The Geography of Educational Opportunity: School Proximity and College Attendance in Contemporary China

Jin Jiang, Hong Kong Institute of Education
Tony Tam, Chinese University of Hong Kong

Recent literature has demonstrated that geographic proximity of college (such as the number of colleges within commuting distance) enhances college attendance in the United States (College Proximity Hypothesis). But the causal role of proximity is crucially shaped by the educational institution and family logic of schooling. We thus focus on the questions which type of school proximity matters and why. Our analysis data are created by combining (1) official statistics for the spatial distribution of schools, and (2) individual-level data from the 2012 Chinese Labor Dynamic Survey. The results provide strong evidence for the crucial role of proximity to upper secondary schools, viz. the gateway to college—Gateway Access Hypothesis. Gateway proximity, not college proximity, enhances college attendance. This finding contrasts starkly with the focus on college proximity by the recent U.S. literature on the geography of access to higher education.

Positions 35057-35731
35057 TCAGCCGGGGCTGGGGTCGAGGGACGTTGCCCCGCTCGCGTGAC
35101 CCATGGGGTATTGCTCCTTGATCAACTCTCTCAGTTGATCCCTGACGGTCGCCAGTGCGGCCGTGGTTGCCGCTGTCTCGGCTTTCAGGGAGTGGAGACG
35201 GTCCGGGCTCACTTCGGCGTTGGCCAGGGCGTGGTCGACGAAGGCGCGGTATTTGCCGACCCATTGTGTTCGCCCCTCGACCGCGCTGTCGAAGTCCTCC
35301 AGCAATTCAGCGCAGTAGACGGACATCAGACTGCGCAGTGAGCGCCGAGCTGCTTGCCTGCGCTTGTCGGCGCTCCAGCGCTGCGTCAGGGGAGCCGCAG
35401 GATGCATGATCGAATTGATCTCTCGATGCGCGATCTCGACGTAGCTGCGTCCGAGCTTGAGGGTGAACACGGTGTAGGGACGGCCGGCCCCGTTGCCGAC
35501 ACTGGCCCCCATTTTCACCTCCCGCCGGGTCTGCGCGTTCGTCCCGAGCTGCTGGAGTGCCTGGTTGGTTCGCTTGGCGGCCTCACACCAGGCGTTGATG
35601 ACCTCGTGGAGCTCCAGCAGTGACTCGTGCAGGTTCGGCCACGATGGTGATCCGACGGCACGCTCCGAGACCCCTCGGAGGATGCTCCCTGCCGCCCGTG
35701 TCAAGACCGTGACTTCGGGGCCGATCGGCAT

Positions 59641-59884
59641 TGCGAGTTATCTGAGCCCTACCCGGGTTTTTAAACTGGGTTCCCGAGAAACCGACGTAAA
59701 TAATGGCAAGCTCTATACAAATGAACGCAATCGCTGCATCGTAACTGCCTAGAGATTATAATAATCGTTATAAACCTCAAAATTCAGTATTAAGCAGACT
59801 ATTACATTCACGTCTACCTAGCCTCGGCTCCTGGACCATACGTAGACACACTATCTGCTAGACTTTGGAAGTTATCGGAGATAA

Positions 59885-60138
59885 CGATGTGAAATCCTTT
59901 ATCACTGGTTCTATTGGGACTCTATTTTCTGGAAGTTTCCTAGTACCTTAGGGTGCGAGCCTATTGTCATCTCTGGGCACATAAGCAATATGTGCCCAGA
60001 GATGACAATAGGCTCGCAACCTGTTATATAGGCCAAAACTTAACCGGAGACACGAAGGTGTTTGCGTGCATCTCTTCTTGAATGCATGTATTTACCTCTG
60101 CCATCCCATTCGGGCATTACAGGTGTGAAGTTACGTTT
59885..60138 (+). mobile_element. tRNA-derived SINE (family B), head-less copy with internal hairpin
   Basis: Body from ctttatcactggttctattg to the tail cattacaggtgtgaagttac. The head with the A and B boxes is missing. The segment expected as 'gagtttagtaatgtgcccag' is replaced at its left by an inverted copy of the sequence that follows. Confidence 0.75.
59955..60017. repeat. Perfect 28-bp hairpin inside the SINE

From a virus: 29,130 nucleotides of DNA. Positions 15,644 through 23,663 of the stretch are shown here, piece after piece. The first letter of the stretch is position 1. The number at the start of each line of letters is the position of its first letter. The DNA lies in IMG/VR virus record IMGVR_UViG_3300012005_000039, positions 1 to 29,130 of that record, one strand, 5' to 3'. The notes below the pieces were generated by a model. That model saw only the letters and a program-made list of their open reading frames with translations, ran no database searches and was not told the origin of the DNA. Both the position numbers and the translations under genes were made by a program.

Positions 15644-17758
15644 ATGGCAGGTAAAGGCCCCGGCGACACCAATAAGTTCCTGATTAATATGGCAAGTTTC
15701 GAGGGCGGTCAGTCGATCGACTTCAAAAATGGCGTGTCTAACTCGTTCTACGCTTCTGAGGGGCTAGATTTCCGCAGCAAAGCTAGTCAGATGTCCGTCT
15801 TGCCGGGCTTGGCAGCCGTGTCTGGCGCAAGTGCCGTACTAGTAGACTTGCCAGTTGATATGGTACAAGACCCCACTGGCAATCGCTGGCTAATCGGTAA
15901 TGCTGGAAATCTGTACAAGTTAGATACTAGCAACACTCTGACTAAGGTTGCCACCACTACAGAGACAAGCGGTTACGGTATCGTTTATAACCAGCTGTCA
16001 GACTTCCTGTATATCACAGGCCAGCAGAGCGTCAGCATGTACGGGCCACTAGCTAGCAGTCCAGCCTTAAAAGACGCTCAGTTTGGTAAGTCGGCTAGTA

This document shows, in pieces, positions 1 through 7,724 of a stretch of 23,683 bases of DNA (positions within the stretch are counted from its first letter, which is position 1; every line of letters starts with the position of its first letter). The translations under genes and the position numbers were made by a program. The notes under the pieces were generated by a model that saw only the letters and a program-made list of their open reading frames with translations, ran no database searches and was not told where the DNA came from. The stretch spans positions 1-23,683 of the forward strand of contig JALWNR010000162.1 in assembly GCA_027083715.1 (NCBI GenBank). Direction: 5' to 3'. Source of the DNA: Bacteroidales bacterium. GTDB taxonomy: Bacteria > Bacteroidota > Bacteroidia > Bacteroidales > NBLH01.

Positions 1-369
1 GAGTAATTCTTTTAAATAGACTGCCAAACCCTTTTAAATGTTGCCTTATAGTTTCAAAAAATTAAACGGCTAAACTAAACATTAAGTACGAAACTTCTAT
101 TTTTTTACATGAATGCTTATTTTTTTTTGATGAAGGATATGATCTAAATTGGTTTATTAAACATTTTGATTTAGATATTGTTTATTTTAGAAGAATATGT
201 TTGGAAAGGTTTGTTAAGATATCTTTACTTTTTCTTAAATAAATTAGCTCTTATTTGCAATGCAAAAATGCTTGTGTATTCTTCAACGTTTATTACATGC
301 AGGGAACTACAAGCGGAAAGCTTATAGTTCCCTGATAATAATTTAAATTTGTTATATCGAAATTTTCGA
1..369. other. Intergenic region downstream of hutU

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Presented in Poster Session 8: Economy, Labor Force, Education, and Inequality/Gender, Race and Ethnicity